Hurricane season 2024: forecasts predict high activity - Pirac

Hurricane season 2024: forecasts predict high activity

03 June 2024

Meteorologists* are unanimous: this year’s hurricane activity, which runs from June 1 to November 30, will be well above average in the Caribbean.. Against this backdrop, PIRAC is actively monitoring the region to anticipate cyclonic risks until November. In advance of this work, PIRAC has been mobilizing for several months now to be ready to intervene rapidly in the event of a major disaster, through anticipation and preparation actions, always with a view to supporting and strengthening the capacities of National Societies and territorial delegations in the Caribbean zone.

Focus on key figures

Forecasts** predict an 85% probability of above-average cyclonic activity, with :

  • 17 to 25 tropical storms, compared with 17 in an average season;
  • 8 to 13 hurricanes (categories 1 and 2) compared with 7 in an average season;
  • 4 to 7 major hurricanes (categories 3 to 5) compared with 3 in an average season.

These forecasts apply in particular to the Caribbean, including the French regions of Martinique, Guadeloupe, Saint-Barthélemy and Saint-Martin.

How can we explain these forecasts?

This situation can be explained by two major phenomena:

  • The positive temperature anomalies expected in the North Atlantic Ocean over the next few months. For more than two years, meteorologists have been observing above-normal surface temperatures in the Atlantic Ocean. This abnormality provides fertile ground for the formation of cyclonic phenomena.
  • The presence of the La Niña climatic phenomenon, with its decrease in wind shear, is leading to forecasts of high cyclonic activity in the Caribbean.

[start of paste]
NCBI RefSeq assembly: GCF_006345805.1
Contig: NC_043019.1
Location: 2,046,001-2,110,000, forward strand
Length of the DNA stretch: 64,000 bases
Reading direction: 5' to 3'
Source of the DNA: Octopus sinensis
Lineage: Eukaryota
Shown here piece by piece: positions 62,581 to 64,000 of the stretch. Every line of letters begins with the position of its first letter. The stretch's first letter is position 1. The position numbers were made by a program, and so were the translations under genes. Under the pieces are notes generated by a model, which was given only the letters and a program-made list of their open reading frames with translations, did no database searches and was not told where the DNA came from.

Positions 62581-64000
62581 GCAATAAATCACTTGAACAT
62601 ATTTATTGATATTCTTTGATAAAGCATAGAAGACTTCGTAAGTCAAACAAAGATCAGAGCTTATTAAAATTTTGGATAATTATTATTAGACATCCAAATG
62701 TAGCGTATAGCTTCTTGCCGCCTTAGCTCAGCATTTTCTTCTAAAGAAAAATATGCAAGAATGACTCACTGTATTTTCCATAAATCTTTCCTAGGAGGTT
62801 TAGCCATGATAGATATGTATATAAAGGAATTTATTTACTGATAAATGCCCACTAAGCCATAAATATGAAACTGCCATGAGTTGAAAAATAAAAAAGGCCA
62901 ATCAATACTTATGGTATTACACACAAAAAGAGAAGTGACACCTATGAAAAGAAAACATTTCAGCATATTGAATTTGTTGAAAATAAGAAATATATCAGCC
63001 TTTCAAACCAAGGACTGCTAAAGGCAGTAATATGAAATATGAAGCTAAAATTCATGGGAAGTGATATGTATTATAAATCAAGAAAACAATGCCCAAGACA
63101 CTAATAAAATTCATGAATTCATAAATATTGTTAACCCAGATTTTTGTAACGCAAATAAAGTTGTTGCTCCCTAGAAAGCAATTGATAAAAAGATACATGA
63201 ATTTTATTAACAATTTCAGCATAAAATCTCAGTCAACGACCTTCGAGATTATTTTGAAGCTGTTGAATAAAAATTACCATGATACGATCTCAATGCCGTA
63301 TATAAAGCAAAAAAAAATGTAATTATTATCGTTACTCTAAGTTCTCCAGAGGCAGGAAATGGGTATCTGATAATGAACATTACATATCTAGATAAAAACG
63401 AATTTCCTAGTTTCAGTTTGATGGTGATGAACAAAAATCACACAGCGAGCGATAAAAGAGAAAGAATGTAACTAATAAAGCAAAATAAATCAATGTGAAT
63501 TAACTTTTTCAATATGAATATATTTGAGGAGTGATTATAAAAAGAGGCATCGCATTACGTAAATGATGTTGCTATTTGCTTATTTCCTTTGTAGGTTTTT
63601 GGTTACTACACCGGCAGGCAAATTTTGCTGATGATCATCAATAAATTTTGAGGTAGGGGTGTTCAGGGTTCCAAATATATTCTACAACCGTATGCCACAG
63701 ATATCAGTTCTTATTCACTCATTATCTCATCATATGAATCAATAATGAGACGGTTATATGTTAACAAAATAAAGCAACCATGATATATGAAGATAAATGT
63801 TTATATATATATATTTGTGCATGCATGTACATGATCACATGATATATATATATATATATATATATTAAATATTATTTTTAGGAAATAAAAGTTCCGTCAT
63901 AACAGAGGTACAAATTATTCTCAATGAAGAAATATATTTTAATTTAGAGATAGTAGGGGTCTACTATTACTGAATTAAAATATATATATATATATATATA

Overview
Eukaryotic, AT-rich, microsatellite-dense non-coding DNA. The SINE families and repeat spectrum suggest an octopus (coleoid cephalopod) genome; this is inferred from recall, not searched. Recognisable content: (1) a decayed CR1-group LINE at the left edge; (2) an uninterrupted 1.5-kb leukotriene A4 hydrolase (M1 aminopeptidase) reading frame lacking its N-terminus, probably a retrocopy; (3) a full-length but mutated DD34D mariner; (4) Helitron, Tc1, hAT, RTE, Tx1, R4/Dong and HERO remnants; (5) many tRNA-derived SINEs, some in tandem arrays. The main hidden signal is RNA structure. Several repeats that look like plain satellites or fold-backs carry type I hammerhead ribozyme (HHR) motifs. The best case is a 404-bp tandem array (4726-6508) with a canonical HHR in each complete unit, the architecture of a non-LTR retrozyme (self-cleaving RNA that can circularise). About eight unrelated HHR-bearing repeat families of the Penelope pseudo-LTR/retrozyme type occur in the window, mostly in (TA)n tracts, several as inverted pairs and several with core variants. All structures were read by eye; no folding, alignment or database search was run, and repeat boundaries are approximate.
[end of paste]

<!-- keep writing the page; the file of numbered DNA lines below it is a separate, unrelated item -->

The list of names of this season’s cyclones has been unveiled by the Hurricane Committee, a regional body of the WMO (World Meteorological Organization): Alberto, Beryl, Chris, Debby, Ernesto, Francine, Gordon, Hélène, Isaac, Joyce, Kirk, Leslie, Milton, Nadine, Oscar, Patty, Rafael, Sara, Tony, Valérie and William.

Mobilization of PIRAC and its partners through actions to anticipate and prepare for disaster risks

Cooperation with the Armed Forces in the French West Indies for the “Caraïbes 2024” exercise

Because training is essential in the run-up to the hurricane season, the Armed Forces in the French West Indies have been running the “Caraïbes 2024” exercise throughout the country from May 30 to June 7. The exercise is based on a fictitious scenario involving the passage of a cyclone over the whole of Guadeloupe. On May 30, PIRAC provided logistical and organizational support to the Guadeloupe regional delegation of the French Red Cross.

In conjunction with the Prefecture’s Cellule Opérationnelle Départementale, PIRAC and the territorial delegation of the Guadeloupe Red Cross worked together to set up a Welcome Center for those involved. The disaster victims were played by young volunteers from the RSMA (Régiment du service militaire adapté).

A partnership with the IFRC for the “Pre-Hurricane Conference” 2024

Like every year, the International Federation of Red Cross and Red Crescent Societies (IFRC) invites the National Societies of the American continent and the various technical and scientific bodies, including PIRAC, to take part in the “Pre-Hurricane Conference (PHC)”. From April 23 to 25, the conference focused on the interaction between the global meteorological phenomena El Niño and La Niña, and the mechanisms for anticipating and preparing for disasters. Faced with these complex dynamics, the PHC reflected on the ability of communities and governments to forecast, respond and adapt.

Among the thirty or so presentations on offer, PIRAC had the opportunity to focus on the WASH (Water, Hygiene and Sanitation) component, presenting its strategy and emergency response capabilities.

This virtual conference on cyclone preparedness was a major opportunity to strengthen links and coordination within the International Red Cross Movement, alongside the hundreds of volunteers, partners and donors who took part: a means of better anticipating and preparing for future crises, particularly during the 2024 cyclone season.

*Météo France, NOAA (National Oceanic and Atmospheric Administration) et le CSU Tropical Weather and Climate Research

** Source : NOAA



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